- what is the difference between crossing over and synapsis?(4 votes)
- Synapsis is when the homologous chromosomes of the same size and length pair up. Crossing over is when bits of DNA are exchanged from each chromosome to produce genetically unique chromosomes. Though both happen in Prophase I, synapsis happens before the chromosomes can cross over. Hope that helps!(6 votes)
- What does Homologous mean?(4 votes)
- In biology it means similar in position, structure, and evolutionary origin but not necessarily in function for organs, but for chromosomes it means similar in position, structure, and evolutionary origin but not necessarily in function. hope this helps:)(7 votes)
- How can n divide to give 2n
Telophase 1 has 2 chromosomes each and they are n and Telophase 2 has 1 chromosomes in 1 cell and is also n how??(6 votes)
- it's because the germ cell goes through interphase another time before meiosis 2, so the chromosomes duplicate again.(1 vote)
- Is Meiosis a continues process or does it stop and begin whenever the body wants it to?(4 votes)
- Meiosis occurs in the testes in males and in the ovaries in females. In males, sperm production occurs in the testes almost continuously to replenish the supply. In females, egg cells are made from oocytes which are produce when the female is a fetus. Oocytes are cells arrested in meiosis I. Meiosis resumes when the oocyte is activated ready for ovulation and then arrests again in metaphase II. It is during fertilisation that the cell undergoes anaphase II so that the sister chromatids are finally separated(2 votes)
- so are the sister chromatids diploids?(3 votes)
- We say a cell is diploid or haploid or more,
Sister chromatids are just 'one-half' of the chromosome(4 votes)
- meiosis 2 is similar to mitosis because?(3 votes)
- Meiosis 2 is similar to mitosis because it separates the chromosomes to have sister chromatids in each cell. In both processes, you are separating the chromosome and dividing the cell to make 2 cells out of 1 (the only difference is that in meiosis, you're doing that for 2 cells to get 4). These are called daughter cells.(4 votes)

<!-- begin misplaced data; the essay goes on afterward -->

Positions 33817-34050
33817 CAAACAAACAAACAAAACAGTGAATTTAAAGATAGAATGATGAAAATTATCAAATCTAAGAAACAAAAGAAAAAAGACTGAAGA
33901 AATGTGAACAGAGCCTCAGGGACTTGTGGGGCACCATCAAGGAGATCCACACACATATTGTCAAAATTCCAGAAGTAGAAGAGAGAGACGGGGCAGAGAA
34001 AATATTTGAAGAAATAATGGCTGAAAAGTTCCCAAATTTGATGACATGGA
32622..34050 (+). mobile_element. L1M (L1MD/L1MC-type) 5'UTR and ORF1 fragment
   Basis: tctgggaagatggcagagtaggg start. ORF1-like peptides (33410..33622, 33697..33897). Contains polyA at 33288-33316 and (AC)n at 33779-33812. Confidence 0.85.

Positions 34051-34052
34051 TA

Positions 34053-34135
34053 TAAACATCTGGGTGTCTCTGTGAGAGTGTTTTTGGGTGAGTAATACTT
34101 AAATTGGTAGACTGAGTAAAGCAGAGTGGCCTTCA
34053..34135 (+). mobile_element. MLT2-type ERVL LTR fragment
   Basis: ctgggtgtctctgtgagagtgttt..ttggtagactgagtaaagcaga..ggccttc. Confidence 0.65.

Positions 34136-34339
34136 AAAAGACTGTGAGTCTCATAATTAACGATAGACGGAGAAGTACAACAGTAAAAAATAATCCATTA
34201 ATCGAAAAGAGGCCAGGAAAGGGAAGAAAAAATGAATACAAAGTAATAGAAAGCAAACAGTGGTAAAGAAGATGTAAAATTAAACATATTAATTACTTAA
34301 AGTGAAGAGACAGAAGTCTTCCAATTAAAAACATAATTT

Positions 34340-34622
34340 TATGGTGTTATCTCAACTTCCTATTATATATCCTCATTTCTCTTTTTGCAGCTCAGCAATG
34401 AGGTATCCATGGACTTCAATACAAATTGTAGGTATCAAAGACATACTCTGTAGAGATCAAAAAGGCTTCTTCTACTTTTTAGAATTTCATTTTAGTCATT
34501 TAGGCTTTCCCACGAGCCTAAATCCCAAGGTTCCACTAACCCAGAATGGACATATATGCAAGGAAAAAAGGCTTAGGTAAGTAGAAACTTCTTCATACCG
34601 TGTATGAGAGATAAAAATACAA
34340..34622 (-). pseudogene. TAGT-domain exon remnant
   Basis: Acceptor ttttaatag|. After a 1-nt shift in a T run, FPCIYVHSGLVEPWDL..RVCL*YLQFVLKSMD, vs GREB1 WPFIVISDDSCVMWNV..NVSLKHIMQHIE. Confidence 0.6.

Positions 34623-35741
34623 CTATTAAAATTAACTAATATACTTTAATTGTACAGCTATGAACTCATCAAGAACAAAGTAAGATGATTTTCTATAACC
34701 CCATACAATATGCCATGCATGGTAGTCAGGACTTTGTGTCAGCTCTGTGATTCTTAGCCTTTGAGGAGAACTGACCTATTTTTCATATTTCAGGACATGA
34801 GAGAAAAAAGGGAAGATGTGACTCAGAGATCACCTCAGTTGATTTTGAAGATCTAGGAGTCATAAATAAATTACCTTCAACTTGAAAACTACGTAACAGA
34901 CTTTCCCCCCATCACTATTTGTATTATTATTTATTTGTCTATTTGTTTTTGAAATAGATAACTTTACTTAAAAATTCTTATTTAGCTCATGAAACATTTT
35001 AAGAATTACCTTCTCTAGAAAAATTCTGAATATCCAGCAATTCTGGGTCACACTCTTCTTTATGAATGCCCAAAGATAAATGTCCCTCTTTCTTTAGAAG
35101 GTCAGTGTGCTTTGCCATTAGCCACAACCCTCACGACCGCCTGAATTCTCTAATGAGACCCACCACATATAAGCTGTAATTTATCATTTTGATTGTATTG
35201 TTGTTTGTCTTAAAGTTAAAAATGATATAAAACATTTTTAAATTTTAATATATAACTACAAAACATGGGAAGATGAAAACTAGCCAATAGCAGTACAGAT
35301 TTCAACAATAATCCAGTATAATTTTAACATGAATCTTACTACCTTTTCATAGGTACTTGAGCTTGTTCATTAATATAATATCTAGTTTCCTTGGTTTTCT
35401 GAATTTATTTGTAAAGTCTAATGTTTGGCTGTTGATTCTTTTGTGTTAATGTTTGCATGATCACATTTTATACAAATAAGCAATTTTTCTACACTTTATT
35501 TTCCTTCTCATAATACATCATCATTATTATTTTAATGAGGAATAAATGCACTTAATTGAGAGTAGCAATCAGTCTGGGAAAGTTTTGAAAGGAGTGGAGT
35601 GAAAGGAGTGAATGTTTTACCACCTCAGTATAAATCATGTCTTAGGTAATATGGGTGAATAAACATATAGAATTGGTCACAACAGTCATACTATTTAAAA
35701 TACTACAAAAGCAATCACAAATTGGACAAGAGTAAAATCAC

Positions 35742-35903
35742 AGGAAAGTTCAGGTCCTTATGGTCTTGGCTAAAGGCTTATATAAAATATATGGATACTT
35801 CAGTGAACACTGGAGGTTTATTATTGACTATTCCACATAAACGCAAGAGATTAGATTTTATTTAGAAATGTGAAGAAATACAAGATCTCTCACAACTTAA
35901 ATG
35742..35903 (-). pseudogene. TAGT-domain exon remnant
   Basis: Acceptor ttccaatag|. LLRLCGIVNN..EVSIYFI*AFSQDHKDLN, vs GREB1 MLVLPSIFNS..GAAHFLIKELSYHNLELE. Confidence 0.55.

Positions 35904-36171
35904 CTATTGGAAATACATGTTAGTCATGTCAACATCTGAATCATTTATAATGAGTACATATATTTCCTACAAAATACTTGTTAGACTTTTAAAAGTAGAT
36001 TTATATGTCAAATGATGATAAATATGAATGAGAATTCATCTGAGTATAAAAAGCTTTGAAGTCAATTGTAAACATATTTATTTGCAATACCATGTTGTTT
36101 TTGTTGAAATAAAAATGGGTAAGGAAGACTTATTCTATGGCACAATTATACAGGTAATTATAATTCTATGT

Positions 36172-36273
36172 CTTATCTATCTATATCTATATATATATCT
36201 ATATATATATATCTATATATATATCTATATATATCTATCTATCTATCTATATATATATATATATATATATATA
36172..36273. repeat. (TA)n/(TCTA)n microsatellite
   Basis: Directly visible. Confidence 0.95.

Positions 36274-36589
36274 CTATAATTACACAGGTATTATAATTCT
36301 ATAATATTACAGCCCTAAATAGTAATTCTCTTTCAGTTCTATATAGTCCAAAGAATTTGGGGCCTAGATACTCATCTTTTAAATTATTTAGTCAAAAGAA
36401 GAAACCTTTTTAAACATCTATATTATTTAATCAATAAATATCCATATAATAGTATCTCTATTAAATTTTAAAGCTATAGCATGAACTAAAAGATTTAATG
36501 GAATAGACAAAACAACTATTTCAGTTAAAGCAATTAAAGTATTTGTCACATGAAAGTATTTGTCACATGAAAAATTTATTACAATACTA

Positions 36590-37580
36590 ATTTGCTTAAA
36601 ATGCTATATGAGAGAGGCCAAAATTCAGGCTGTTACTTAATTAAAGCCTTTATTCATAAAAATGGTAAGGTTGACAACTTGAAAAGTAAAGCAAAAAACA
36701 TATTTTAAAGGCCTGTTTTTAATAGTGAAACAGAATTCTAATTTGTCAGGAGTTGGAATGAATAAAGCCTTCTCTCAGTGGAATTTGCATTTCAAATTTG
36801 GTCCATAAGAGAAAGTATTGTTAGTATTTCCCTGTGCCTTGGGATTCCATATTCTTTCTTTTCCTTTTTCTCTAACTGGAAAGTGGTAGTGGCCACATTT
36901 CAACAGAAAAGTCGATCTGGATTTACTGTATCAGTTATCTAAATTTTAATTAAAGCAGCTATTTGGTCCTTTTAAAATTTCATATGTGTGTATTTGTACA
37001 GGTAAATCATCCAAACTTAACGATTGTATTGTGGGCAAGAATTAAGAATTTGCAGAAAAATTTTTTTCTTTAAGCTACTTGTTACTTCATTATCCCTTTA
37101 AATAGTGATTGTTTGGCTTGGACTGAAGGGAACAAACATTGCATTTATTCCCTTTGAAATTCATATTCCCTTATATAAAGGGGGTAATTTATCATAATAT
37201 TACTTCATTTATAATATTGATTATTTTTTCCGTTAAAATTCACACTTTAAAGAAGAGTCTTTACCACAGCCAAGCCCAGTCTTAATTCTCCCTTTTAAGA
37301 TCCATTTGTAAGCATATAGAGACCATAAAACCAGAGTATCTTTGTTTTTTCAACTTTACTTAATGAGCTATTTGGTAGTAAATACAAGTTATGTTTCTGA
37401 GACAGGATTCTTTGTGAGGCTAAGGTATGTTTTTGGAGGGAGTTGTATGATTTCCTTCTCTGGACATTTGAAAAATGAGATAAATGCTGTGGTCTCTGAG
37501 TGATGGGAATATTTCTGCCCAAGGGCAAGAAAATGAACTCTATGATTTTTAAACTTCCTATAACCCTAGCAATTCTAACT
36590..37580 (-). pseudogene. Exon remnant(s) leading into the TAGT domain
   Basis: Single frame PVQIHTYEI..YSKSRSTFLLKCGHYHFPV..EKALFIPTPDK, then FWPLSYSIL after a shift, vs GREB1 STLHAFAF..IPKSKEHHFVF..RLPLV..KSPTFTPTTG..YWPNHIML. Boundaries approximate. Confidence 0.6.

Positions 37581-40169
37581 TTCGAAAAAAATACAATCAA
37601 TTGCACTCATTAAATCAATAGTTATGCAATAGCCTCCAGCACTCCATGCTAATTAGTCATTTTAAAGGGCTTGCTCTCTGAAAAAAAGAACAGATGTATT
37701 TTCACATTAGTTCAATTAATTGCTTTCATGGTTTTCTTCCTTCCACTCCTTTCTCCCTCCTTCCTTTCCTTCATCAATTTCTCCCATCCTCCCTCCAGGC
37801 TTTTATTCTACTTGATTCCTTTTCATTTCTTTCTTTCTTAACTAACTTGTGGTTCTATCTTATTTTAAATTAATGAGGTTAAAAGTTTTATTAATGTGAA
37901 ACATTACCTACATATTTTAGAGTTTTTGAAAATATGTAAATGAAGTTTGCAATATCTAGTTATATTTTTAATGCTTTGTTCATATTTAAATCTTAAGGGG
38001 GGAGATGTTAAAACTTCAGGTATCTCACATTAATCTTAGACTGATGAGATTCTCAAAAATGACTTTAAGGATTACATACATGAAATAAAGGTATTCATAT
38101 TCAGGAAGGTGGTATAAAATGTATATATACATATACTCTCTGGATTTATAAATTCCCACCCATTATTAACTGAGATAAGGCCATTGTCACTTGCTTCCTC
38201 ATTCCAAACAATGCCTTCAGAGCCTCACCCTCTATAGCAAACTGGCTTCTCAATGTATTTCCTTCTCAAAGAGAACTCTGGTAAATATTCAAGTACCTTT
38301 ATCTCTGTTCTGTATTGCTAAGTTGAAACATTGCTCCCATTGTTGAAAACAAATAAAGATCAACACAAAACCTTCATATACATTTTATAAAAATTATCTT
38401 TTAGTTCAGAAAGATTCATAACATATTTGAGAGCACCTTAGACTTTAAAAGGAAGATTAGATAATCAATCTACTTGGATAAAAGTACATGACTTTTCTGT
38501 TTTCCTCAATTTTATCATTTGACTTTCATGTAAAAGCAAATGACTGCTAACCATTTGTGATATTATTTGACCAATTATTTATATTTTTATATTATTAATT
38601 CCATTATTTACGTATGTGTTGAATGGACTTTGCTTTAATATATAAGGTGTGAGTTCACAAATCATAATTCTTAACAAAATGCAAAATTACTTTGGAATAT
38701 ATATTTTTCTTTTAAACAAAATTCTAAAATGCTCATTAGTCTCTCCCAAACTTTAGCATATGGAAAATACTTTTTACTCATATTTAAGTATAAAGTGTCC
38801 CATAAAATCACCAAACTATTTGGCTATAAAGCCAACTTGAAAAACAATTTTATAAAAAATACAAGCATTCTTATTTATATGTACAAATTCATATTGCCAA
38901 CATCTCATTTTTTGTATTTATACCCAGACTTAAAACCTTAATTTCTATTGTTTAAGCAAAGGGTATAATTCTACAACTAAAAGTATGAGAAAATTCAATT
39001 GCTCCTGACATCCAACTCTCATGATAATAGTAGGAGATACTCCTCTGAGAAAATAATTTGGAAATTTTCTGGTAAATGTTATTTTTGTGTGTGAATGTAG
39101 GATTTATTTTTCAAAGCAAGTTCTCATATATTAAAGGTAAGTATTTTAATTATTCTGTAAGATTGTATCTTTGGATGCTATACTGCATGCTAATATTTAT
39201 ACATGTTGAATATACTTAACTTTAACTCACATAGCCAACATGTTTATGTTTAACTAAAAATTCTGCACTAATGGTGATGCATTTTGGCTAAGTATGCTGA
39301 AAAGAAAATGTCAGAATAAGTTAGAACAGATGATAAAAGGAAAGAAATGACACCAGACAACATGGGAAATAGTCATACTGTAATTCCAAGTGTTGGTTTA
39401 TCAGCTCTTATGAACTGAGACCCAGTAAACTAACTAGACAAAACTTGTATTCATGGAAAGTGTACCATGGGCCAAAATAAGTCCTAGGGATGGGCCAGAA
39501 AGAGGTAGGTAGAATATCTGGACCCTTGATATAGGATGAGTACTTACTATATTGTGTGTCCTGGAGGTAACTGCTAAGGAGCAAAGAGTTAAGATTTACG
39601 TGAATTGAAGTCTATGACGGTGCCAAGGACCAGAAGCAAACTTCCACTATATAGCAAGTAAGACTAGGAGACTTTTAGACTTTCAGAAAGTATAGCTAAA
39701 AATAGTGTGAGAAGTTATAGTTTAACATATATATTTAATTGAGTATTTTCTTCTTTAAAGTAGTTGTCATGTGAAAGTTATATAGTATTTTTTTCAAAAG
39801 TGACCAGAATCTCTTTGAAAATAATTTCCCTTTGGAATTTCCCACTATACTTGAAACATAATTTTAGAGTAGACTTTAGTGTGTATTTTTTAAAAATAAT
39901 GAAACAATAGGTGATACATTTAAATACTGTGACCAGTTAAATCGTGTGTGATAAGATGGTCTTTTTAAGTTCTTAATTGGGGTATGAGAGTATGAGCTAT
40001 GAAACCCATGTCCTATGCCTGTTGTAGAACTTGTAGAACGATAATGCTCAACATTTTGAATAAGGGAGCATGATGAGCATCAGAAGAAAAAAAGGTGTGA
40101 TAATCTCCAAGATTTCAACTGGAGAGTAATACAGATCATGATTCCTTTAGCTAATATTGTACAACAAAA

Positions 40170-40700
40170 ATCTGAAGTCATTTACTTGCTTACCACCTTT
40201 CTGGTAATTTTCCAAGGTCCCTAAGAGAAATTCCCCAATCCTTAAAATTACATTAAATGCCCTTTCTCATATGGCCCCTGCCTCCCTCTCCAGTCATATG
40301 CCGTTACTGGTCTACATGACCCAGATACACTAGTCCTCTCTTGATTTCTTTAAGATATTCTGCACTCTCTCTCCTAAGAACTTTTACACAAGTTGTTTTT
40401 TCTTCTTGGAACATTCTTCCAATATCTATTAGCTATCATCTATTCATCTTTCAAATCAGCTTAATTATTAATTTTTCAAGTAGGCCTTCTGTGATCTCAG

- what happens to cells ( what is their fate or role) that have completed the mitosis cycle and the meiosis process??(3 votes)
- after mitosis, cells go back to the interphase stage of the cell cycle and carry on the cell cycle. for human somatic cells, mitosis can only occur about 20-50 times before it undergoes apoptosis, a number known as the Hayflick limit. scientifically, this is beneficial because of the accumulation of mutations that may potentially be dangerous. an exception is cancerous cells such as with the TP53 mutation, where mitosis keeps going on continuously even if there is insufficient energy/organelles available, often resulting in tumours. note that some cells are stuck in a phase of the cell cycle known as G_0, where they do not go through mitosis till reverted back to the G_1 stage.
as for meiosis, cells are usually nourished so that they grow. in humans, the sperm is nourished by the sertoli cells in the testes to ensure that they grow and mature. the ova are developed inside the follicles of the ovary and typically the one ovum that matures the most is released from its follicle during ovulation. their fate is either fertilization, in which case the sperm and ovum form an embryo that develops in the fallopian tubes and then in the uterus. in case that this does not occur, the ovum is shed off with the uterine lining in a process known as menstruation. as for the sperm, they are usually just left in the testes, and if not released through a process such as ejaculation they may start to die in the testes.(4 votes)
- In the Starting Cell of Meiosis I, you say that it is the homologous chromosomes from mother and father that cross over... but how can this be if the cell has not been fertilized yet and Meiosis describes how a gamete cell is produced. Therefore, an egg would only have the chromosomes from the mother and a sperm would have only the chromosomes from the father.(3 votes)
- You received homologous chromosomes from your mother and some from your father, that is your genetic make up. I think the process of meiosis separates them so that the traits you pass on to your children can seem as if they are coming from grandparents or from you. I think it why I have blue like my dad and not brown ones like my mom. My maternal grandmother had blue eyes so she gave my mom the blue eyed chromosome. I was the one child of 4 with blue eyes. My eye color chromosomes from both my parents were different than for my siblings. I think meiosis has a role in that.(4 votes)